The recent Equifax exposure of highly sensitive personal data is already one of the worst data breaches in history, and there is still worse to come as that data is exploited by malicious actors.
The advice I have for those affected by this is to monitor their accounts closely to try and prevent any further losses. In particular, know that criminals will use the highly sensitive data like Social Security numbers to go after bank accounts and investment accounts. Withdraw money to prevent it from being stolen as necessary, and also enable two-factor authentication using an authentication method (such as a phone) that hasn’t been compromised by this breach of data. Email accounts often hold a lot of key info on other accounts as well, and therefore those affected should also consider new email accounts or passwords too. And if someone would like any more advice about strengthening their digital security, I’ll freely give them what advice I’m able to.
It’s a sad reality in 2017 that a data breach affecting 143 million people is dwarfed by other recent hacks—for instance, the ones hitting Yahoo in 2013 and 2014, which exposed personal details for 1 billion and 500 million users respectively; another that revealed account details for 412 million accounts on sex and swinger community site AdultFriendFinder last year; and an eBay hack in 2014 that spilled sensitive data for 145 million users.
The breach Equifax reported Thursday, however, very possibly is the most severe of all for a simple reason: the breath-taking amount of highly sensitive data it handed over to criminals. By providing full names, Social Security numbers, birth dates, addresses, and, in some cases, driver license numbers, it provided most of the information banks, insurance companies, and other businesses use to confirm consumers are who they claim to be. The theft, by criminals who exploited a security flaw on the Equifax website, opens the troubling prospect the data is now in the hands of hostile governments, criminal gangs, or both and will remain so indefinitely.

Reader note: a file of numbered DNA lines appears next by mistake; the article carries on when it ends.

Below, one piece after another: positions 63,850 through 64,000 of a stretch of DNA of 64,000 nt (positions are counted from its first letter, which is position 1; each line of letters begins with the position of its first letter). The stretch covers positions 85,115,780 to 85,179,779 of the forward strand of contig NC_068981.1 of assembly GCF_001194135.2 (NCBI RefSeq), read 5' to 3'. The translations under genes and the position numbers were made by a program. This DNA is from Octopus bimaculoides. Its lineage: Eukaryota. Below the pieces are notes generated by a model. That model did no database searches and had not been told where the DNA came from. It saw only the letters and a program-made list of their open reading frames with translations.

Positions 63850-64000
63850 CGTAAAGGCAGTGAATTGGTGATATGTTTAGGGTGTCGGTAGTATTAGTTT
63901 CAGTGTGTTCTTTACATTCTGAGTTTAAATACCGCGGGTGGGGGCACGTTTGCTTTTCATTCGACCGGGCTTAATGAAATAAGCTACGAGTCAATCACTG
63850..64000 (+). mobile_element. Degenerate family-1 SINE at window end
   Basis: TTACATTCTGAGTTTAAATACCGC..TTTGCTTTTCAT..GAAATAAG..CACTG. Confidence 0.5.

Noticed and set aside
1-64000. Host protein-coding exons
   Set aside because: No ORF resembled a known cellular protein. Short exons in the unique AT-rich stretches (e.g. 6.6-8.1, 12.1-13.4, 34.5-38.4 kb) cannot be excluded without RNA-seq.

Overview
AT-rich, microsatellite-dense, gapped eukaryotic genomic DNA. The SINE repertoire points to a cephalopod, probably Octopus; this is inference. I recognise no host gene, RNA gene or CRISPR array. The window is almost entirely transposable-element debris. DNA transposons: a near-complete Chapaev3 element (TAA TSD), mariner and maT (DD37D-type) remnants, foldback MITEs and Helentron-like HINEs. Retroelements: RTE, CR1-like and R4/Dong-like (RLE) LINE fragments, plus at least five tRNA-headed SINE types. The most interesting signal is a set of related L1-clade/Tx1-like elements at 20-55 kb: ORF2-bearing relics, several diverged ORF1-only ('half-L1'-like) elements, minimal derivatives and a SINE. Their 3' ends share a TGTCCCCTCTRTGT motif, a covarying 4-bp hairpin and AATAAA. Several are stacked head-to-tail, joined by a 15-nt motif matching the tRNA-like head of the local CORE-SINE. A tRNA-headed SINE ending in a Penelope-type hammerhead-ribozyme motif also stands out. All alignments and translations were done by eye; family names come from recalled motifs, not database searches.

Hacks hitting Yahoo and other sites, by contrast, may have breached more accounts, but the severity of the personal data was generally more limited. And in most cases the damage could be contained by changing a password or getting a new credit card number.
What’s more, the 143 million US people Equifax said were potentially affected accounts for roughly 44 percent of the population. When children and people without credit histories are removed, the proportion becomes even bigger. That means well more than half of all US residents who rely the most on bank loans and credit cards are now at a significantly higher risk of fraud and will remain so for years to come. Besides being used to take out loans in other people’s names, the data could be abused by hostile governments to, say, tease out new information about people with security clearances, especially in light of the 2015 hack on the US Office of Personnel Management, which exposed highly sensitive data on 3.2 million federal employees, both current and retired.
Also horrible is that if consumers try to check Equifax’s site to see if their data was stolen, they quite possibly will waive their rights to join a class action lawsuit and sue Equifax.
Notably, Public Citizen is now getting involved in this struggle to protect consumers.
The data checker by Equifax is apparently not worth much either.
The checker, hosted by TrustedID (a subsidiary of Equifax) that millions of users are checking to see if their private information has been stolen doesn’t appear to be properly validating entries.
In other words: it is giving out incorrect answers.
Those affected by this should move quickly and should be careful about revealing their sensitive data in the future. There will be more terribly damaging data breaches to come, unfortunately.